Savings levels are at a five-year high, according to the annual UK Pension Report from Scottish Widows, which is published today.
In fact, more than half of the population are now saving adequately for retirement, the report says. That’s one of the highest levels in the history of the yearly survey and the biggest ever year-on-year rise.
Meanwhile, the monthly amount people are saving towards retirement outside a pension – in an Isa, for instance – has increased by 141 per cent, from £54 in 2006 to £130 in 2014.
Is that reason to cheer? Not really. Deeper analysis of the statistics shows that there are key groups of people who still remain woefully unprepared for the financial reality of retirement.
First are the self-employed with only 33 per cent in the right financial position. Then come divorced women, with only 36 per cent of them prepared.
With the former it’s presumably because many are focused on investing in their growing business and leaving their future to take care of itself, maybe with the eventual proceeds of their business.
With millions of workers being introduced to the financial benefits of retirement saving plans through the government’s auto-enrolment scheme, the self-employed have missed out.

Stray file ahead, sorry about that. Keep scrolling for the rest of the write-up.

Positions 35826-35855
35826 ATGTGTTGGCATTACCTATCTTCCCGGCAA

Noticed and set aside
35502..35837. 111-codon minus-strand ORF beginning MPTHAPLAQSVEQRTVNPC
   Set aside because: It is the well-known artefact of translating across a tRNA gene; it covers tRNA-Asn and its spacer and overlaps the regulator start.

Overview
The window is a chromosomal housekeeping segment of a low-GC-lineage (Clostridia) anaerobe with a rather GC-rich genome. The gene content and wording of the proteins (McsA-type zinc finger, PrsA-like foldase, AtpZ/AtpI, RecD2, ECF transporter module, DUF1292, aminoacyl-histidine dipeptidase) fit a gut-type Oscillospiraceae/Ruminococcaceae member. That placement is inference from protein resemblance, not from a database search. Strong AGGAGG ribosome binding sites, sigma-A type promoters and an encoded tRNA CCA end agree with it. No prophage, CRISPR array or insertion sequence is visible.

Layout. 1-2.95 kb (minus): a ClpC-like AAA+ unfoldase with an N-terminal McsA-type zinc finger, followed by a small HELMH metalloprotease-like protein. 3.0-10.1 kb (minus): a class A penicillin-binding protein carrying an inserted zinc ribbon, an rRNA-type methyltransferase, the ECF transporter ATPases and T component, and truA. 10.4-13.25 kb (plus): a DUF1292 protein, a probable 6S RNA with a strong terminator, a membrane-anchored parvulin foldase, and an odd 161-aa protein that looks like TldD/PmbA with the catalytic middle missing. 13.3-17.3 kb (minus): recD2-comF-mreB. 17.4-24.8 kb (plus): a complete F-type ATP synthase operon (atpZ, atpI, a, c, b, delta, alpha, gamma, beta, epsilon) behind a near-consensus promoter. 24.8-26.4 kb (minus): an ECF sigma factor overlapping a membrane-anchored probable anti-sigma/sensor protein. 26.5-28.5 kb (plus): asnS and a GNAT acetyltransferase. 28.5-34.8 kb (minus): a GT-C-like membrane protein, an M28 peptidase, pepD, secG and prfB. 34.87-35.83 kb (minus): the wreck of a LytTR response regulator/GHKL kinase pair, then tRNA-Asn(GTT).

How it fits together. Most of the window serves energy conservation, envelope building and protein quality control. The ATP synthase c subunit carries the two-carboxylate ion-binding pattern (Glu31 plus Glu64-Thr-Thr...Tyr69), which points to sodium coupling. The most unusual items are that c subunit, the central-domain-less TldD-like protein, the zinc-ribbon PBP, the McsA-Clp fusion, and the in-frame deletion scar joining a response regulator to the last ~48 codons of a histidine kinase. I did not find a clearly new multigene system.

And if most of them don’t act soon, they could miss out on being able to build up a decent pension pot by the time they retire.
Meanwhile, the number of divorced women who have adequate pension provision is low because many have simply relied on their partner’s pension arrangements and done nothing about sorting out their own plans since they’ve separated.
Scottish Widows’ pension expert Ian Naismith warns: “There are some groups who are not preparing adequately for a comfortable later life and are at risk of slipping through the net.”
Preparing for the future is important, if only to make sure it’s as comfortable as you’d like it to be.
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